This seems more interesting, somewhat more distance, with the potential for irony and humor just at the surface. A little less easy, too.

Creating anything is never simple. Each of us knows in our heart when we write shit and when we’re pulling blood out of finger tips. I can write shit every day and not get better as a writer and not feel too great about myself, either.

Or I can choose to create something that stretches me, makes me nervous, makes think, “what the hell am I doing.”

And so it is with this blog. For ten years I’ve been blogging here. The majority of what I’ve created is forgettable, entirely forgettable. Even to me it is boring. I can’t imagine what it has been like for my readers.

Upgrading My Life

In January 2015 I hand wrote on the back of an old business card, “I want to upgrade my life in 2015.” Here I am in August and upgrading my life has come to mean that I must do something harder and with more effort on this blog, something that I want to learn, something that terrifies me.

So with sweaty palms and no clear vision for the end, I am changing the focus (or pinning down the focus?!?) of this blog. What interests me most now is how to get better as a writer. One way to do that is to write about the practice and craft of writing here. Blog entries will focus on the many tools available to us in English that can make our writing deeper and make the process of writing more rewarding.

I need to do this for me. With no formal plans to attend an MFA program, I must create my own, airy, light, writing workshop and hope that others will join me. Yes, please do!

I vow to post every Monday and Thursday to my email newsletter first. Then I will post that content to the blog. Part of upgrading my life is becoming someone I believe is reliable. So I must act in a reliable way to myself.


I will also include my own writing in my newsletters. The only way I can encourage others to share with me is to share first, and share often. This may cause you to roll your eyes in disgust. If so, the unsubscribe button is always near at hand.

Vulnerability entails going to the edge and jumping. For me to jump means writing more fiction and sharing it and writing badly and sharing it.

I know I won’t create well every time I create. But I can strive to always create better.

My fervent hope is that you will join me in this new workshop I hope to create. You may sign up here.




How I Got More Out of My Writing Process

Cogitating Is Not Procrastinating

I’ve tried every cure for consistent writing I’ve read about.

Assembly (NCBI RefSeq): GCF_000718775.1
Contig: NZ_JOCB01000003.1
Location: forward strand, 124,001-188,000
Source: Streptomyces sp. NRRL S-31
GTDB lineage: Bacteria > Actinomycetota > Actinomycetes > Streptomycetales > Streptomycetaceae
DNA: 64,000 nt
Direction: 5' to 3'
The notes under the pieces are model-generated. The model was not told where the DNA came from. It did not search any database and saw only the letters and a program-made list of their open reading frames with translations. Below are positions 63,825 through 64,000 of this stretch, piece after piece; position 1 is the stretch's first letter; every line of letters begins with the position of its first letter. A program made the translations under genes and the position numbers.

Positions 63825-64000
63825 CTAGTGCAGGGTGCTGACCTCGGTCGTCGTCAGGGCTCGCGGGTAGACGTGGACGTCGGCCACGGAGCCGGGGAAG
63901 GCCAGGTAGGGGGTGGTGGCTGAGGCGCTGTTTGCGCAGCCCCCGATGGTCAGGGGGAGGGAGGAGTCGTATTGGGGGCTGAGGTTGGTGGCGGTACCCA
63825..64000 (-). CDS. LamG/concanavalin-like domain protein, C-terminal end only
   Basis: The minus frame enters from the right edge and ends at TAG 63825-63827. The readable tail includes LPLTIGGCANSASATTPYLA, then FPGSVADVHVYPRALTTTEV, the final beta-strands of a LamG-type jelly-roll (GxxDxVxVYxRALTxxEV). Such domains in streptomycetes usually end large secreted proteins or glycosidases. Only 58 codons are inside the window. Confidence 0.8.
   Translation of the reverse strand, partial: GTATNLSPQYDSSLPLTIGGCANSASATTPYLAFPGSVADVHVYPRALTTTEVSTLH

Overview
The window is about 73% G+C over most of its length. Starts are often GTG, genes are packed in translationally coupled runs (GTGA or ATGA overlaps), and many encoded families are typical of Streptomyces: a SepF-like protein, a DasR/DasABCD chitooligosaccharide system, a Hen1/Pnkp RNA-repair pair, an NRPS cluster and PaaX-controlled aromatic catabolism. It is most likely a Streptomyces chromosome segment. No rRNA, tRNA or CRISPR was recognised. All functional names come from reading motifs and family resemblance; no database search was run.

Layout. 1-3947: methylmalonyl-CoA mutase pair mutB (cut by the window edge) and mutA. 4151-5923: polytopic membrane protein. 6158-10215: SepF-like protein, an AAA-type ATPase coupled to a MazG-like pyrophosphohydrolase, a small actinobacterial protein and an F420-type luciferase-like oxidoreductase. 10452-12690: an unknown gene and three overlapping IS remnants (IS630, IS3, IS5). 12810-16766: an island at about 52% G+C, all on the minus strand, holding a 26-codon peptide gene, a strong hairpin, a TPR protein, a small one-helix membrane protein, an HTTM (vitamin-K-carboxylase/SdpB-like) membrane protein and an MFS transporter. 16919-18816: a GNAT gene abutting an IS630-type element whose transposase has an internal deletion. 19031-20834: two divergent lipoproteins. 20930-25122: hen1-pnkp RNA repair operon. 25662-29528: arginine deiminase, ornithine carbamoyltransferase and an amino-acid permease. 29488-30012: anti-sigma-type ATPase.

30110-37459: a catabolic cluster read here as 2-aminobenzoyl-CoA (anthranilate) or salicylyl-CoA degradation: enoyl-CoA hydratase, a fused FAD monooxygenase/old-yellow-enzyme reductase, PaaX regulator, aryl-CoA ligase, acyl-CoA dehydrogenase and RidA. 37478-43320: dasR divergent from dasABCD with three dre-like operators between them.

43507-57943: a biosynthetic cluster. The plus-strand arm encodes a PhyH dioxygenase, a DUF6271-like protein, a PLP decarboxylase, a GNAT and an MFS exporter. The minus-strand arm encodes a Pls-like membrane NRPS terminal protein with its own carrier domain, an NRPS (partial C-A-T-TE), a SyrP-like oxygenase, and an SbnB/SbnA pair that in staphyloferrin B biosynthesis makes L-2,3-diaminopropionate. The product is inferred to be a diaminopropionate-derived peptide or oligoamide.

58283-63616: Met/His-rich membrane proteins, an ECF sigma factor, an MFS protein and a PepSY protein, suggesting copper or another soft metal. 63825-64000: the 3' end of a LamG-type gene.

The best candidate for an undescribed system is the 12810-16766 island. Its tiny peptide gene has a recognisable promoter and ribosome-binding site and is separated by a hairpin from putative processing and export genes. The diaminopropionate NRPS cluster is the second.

The lure of quality has satisfied me enough, at least for this long while. Why bother writing everyday when I can produce decent quality on short notice?

I’m just someone who doesn’t write every day, I said.

The truth is I have always thought myself a writing fraud, though lazy better describes better my self-assessment. Why work hard when writing has never been that difficult for me? I’m not procrastinating, I’m cogitating!

Right. Quiet as kept, the cogitating ate into my self-esteem and played right into my fears of ignominy. You know the one where you dream people will be reading your words 200 years into the future? That was me. But since I was cogitating and not writing,  no one would read what I wrote in the future.

How could they? Statistically I gave myself no chance. My output had been too low. That connection – between output and wider recognition -was lost on me. I was just someone who didn’t write every day.

[Cue baby’s wail here.]

More is More

Recently I began lifting weights. Again. For like the upteenth time. A desire for a  revision of my top surgery motivates me. I want to have as big and lean a chest as I can. This will be my last surgery, and I want to make it a big one.

[Cue forehead hitting the desk.]

Big Ones happen by doing Small Things frequently. That is to say, I achieve a fuller, leaner chest by working out x times per week for x weeks. Each workout is small. But over time the result is the Big One.

More muscles = more weekly work-out sessions.

This time the working out led me to the realization that writing is no different.

More writing = more output.

Regardless of the quality, my productivity goes up.

In the world of goal vs process, the process of little steps every day leads to big goal outcomes. For example, writing 1,000 words 5 days a week (because writing is, after all, a job) for 49 weeks results in 245,000 words per year. That’s a lot of Big Ones. Like a novel or three; mucho blog entries; newsletters, etc.

The Little Becomes the Big

How I failed to grasp this reality is beyond me. Perhaps I just wanted to continue to feel shitty about myself. The old self-fulfilling prophesy thing, etc., etc. The whole thing is now so simple. I can write about 1000 words a day, five days a week. Easily.